14 February 2017: A historic day for transboundary Prespa

The environmental NGOs urge the three littoral countries and the European Union to quickly move ahead with the operation of the transboundary Prespa Park

The uninhabited island of Mali Grad belongs to the core zone of the Prespa National Park and turns into a sea of blossom every spring. © Roland Knauer

Last Tuesday, 14th February 2017, was a historic day for Greece’s policy record in the field of nature conservation and sustainable development. The Parliament of the country ratified with an overwhelming majority the international Agreement for the Protection and Sustainable Development of the Prespa Park Area. The Agreement was signed on 2nd February 2010 by the Ministers of Environment of the 3 littoral countries and the EU Commissioner for the Environment but Greece had not ratified it for the 7 ensuing years. Nonetheless it now has done so and the Agreement is free to enter into force and be implemented.

This development is pivotal for Greece as it is the first time that this country goes ahead with the official establishment of a system of permanent collaboration in a border area that is protected for its outstanding biodiversity. The case of Prespa provides an instance of Greece overcoming its economic malaise and overall insecurity and boldly visualizing and building the future of an area small in size and population but intensely symbolic. The participation of the EU as a contracting party in the Prespa Agreement reconfirms exactly how important the region is from the environmental, geopolitical and symbolic viewpoint.

Besides its importance for Prespa and Greece, the implementation of the 2010 Agreement will definitely be a milestone for SE Europe too. In 2000 the Declaration on the establishment of the transboundary Prespa Park relayed a message of peace and cooperation among the peoples of the region, right after the years of great upheavals and wars of the ‘90s. In today’s world of insecurity, introversion and new nationalisms, implementation of the international Agreement for the Prespa Park acquires again an optimistic symbolism as it will cultivate friendship and peaceful coexistence for the sustainable prosperity of local societies on the basis of nature conservation. It is thus reconfirmed that environmental protection is not a restriction but an opportunity and a means for sustainable development; it is also reiterated that the way forward is not isolationism and hostility but bridging differences and building synergies for the benefit of all.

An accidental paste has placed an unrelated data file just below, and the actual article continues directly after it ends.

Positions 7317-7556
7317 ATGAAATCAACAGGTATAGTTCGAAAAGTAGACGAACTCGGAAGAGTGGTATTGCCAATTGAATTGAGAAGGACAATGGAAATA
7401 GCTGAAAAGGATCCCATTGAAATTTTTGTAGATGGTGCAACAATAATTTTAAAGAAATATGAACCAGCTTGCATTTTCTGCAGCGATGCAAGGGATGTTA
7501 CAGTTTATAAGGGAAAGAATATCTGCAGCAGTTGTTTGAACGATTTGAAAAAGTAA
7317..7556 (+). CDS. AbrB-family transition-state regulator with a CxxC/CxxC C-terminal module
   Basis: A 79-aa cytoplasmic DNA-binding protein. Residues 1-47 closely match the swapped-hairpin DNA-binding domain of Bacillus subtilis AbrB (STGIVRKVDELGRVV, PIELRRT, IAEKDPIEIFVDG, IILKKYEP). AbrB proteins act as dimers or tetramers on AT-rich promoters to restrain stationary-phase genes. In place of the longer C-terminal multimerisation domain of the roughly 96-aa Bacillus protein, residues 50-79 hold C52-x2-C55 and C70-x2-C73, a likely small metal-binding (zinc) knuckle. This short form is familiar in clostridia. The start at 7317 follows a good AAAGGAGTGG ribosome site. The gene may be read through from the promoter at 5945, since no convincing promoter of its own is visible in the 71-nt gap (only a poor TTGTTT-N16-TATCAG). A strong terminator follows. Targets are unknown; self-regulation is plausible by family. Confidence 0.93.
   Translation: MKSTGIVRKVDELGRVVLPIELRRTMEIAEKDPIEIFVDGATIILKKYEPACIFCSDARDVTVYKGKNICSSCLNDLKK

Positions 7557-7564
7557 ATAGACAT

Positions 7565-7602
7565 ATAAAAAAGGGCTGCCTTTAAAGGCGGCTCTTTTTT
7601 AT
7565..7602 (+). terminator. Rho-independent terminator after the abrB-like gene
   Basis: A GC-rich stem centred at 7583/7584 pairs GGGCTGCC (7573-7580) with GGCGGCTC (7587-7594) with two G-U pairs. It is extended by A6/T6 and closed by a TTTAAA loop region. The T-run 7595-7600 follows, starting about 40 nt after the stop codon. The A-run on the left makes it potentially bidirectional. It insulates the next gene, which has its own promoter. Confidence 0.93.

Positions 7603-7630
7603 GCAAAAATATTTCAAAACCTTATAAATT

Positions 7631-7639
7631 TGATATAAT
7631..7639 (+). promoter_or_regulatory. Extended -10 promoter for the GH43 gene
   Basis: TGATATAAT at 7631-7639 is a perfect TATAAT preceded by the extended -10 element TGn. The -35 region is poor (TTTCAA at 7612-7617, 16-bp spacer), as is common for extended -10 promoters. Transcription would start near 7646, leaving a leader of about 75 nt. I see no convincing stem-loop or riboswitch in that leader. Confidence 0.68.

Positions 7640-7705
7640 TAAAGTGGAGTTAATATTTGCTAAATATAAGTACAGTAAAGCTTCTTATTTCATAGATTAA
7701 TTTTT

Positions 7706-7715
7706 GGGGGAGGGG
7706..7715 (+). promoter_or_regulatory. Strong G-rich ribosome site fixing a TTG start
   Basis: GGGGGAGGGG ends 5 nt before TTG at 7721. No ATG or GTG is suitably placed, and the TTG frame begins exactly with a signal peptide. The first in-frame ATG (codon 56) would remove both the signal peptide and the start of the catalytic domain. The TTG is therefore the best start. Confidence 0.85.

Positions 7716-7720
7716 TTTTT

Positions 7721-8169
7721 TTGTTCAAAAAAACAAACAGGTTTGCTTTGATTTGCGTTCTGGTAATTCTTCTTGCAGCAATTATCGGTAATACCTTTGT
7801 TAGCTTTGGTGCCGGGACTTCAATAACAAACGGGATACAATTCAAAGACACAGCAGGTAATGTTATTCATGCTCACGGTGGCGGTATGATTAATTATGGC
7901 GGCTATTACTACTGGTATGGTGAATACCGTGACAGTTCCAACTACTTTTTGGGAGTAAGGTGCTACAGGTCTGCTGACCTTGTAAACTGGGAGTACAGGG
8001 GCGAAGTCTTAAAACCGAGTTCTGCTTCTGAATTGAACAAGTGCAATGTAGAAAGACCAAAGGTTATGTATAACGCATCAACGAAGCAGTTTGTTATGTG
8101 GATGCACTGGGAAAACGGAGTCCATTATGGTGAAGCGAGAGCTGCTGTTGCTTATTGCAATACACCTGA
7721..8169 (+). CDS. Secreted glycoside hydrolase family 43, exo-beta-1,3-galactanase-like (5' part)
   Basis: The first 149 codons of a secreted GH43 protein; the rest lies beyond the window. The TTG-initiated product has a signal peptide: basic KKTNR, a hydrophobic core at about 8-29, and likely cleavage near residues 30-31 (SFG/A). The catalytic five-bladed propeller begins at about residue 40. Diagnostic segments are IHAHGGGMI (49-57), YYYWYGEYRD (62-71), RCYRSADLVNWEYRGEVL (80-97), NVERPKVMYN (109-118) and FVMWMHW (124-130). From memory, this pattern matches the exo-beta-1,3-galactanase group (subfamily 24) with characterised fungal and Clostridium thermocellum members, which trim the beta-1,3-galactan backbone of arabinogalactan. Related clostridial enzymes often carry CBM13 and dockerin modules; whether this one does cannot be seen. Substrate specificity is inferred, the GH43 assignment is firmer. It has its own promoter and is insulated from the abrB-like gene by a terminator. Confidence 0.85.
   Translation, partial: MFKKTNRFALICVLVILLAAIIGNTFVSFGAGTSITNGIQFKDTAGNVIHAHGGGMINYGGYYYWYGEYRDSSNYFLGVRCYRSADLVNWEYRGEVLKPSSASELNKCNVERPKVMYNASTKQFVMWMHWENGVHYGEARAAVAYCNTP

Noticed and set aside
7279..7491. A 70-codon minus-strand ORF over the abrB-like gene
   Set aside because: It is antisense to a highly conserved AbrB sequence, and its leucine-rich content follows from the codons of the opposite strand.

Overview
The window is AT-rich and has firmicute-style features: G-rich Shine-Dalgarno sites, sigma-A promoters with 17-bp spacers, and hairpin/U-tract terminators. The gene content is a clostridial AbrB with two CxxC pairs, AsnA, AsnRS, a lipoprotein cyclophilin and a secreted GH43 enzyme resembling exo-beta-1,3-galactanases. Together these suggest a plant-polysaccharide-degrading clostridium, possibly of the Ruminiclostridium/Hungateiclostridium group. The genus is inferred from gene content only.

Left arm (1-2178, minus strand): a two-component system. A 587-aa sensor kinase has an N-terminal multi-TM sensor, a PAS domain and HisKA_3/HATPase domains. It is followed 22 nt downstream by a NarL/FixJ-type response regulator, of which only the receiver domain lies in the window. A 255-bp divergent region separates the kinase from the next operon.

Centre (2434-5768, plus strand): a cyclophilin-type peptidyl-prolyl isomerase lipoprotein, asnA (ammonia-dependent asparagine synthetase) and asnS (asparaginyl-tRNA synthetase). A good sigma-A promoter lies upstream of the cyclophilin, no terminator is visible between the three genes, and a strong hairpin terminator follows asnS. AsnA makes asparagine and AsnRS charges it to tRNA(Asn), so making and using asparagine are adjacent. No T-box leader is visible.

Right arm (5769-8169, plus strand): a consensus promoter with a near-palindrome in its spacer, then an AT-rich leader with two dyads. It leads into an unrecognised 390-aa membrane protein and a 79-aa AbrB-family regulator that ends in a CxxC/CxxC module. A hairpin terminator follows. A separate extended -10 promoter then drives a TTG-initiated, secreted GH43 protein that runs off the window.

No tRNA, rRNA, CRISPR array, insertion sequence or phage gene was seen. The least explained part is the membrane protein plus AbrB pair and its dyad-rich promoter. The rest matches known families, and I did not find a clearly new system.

These are the underlying ideas also of the European Green Belt, where the Prespa basin lies. The EuroNatur Foundation – as a chair of the European Green Belt Association – congratulates the Greek Parliament for this important decision and calls on the three littoral countries sharing the Prespa Park to promptly implement the agreement.